Episode 8: In which Mim discovers the delicious and ancient tradition of Cantonese food here in Montreal
Dim sum. It’s a cross between a buffet and a sushi train. The “train” is a trolley piled with weird and wonderful Chinese food that is wheeled around by a waitress who beckons you to eat more and more. On Saturday I had my first dim sum experience and I ate so much I could have exploded. Picture Monty Python’s Mr. Creosote.
My two friends and I went on a wild goose chase for a restaurant in Chinatown that had been recommended to us by a cute salesman in a shoe store. We eventually realised that the obscurely described “red windowed” venue we were looking for was, to our disappointment, the building with a layer of dust so thick that we couldn’t see through its windows. Clearly the shoe guy hadn’t visited Chinatown in a while.
Instead, we went further down the road to Ruby’s, another dim sum eatery. We walked into a foyer-like area with trinket shops and then went up some stairs to the restaurant. At the top was a gigantic sparkling chandelier. It seemed very out of place in the expansive room, which was spotted with round maroon-clothed tables. Though, as we all know: the tackier the interior, the better the food. Another reliable indicator of the food to come was seeing a Chinese restaurant populated by Chinese guests. We were in for a treat.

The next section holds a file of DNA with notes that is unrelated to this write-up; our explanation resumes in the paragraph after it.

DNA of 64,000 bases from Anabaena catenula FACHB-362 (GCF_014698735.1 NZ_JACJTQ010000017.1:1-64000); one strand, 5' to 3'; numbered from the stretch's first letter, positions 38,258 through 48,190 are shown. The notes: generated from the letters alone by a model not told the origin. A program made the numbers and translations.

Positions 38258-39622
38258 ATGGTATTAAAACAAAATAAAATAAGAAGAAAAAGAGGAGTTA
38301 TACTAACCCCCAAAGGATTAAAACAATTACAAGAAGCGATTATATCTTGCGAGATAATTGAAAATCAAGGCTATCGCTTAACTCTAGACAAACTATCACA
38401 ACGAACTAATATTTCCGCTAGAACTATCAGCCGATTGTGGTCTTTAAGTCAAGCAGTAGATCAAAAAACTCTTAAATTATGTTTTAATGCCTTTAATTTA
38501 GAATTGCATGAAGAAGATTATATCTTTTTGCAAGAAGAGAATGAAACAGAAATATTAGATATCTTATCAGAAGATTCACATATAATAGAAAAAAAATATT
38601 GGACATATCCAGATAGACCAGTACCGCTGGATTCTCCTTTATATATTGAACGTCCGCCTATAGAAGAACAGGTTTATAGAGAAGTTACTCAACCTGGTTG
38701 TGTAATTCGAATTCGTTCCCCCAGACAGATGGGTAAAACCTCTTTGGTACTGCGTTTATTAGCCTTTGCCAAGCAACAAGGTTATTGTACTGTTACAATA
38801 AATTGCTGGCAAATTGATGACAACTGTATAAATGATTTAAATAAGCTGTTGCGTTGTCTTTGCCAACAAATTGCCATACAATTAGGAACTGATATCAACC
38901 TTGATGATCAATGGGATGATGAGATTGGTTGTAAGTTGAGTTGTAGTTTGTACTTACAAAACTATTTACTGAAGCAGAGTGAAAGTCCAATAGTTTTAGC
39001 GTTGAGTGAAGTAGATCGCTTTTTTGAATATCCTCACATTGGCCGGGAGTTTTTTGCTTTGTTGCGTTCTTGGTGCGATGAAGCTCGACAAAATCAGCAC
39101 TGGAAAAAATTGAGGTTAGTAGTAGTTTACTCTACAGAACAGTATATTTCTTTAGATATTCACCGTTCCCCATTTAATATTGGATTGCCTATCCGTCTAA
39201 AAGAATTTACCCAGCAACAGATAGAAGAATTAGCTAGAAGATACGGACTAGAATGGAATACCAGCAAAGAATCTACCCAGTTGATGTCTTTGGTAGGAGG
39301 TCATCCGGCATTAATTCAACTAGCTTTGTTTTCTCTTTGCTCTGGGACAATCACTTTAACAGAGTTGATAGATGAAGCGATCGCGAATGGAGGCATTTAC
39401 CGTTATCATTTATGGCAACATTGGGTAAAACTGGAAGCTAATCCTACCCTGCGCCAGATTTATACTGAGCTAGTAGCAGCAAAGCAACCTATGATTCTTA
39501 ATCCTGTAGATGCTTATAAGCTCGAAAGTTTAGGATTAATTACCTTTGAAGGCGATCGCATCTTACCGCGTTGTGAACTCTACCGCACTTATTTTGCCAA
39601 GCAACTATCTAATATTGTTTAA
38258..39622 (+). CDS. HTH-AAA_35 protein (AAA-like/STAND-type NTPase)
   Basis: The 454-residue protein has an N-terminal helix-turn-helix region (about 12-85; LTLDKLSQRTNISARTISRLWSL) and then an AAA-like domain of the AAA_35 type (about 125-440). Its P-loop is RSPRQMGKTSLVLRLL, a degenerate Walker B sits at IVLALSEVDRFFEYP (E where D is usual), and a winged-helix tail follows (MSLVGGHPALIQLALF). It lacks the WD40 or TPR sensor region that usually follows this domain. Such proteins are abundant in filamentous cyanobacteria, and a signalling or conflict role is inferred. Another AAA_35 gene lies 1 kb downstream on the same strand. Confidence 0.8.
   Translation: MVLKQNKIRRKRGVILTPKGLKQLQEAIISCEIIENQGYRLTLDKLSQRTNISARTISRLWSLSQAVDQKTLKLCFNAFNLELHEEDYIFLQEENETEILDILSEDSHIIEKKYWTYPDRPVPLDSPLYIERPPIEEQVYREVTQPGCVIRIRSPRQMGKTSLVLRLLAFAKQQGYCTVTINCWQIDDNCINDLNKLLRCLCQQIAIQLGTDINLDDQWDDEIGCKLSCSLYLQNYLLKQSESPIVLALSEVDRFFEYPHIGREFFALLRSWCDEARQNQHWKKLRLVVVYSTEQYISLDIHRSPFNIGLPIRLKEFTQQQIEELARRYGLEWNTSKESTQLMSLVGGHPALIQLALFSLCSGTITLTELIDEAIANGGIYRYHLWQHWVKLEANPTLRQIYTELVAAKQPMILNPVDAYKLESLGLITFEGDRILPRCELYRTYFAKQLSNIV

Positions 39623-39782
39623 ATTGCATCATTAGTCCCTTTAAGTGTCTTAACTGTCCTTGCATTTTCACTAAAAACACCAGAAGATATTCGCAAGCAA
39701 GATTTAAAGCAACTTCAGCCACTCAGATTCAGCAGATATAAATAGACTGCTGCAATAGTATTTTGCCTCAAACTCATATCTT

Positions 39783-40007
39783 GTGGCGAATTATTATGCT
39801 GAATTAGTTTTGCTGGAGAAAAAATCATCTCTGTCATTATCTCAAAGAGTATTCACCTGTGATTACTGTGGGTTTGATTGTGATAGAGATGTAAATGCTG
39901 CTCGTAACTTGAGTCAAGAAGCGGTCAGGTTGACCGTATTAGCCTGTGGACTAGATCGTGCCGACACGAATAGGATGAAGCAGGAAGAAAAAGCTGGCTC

Within five minutes of being seated, six dishes were placed upon our table (one friend was particularly ravenous and enthusiastic in ordering). Aside from the rectangular daikon cakes and fried shrimp, everything was essentially ball-shaped. Steamed dumplings, fried dumplings, sticky rice cakes, wonton soup and sesame balls which I like to call the Chinese bagel. The warm and doughy spherical snack was covered in sesame seeds and had a hole in the middle. Just as you might have cream cheese on your traditional bagel, this one was filled with a sweet red bean paste. This was by far my favourite. We ordered two rounds.
We also had the opportunity to try beef knees, some kind of transparent jelly-like cube filled with an abstract white blob and what appeared to be slimy squid flattened into a pancake. Tempting, but we passed.
One of my friends looked like she had gone into cardiac arrest. She had undone the zipper of her high-waisted jeans and requested that we have an intermission (my other friend insisted that we order more). Dim sum is like a race. You can either sprint through it and tire quickly, or pace yourself and continue eating. I did the latter. Since arriving in Montreal I have certainly had my fair share of calorie-laden food: oily poutine, sugar-pumped orange juice, carbohydrate-dense bagels and deep fried Chinese food. Ah well, extra padding makes for good insulation in the winter, right?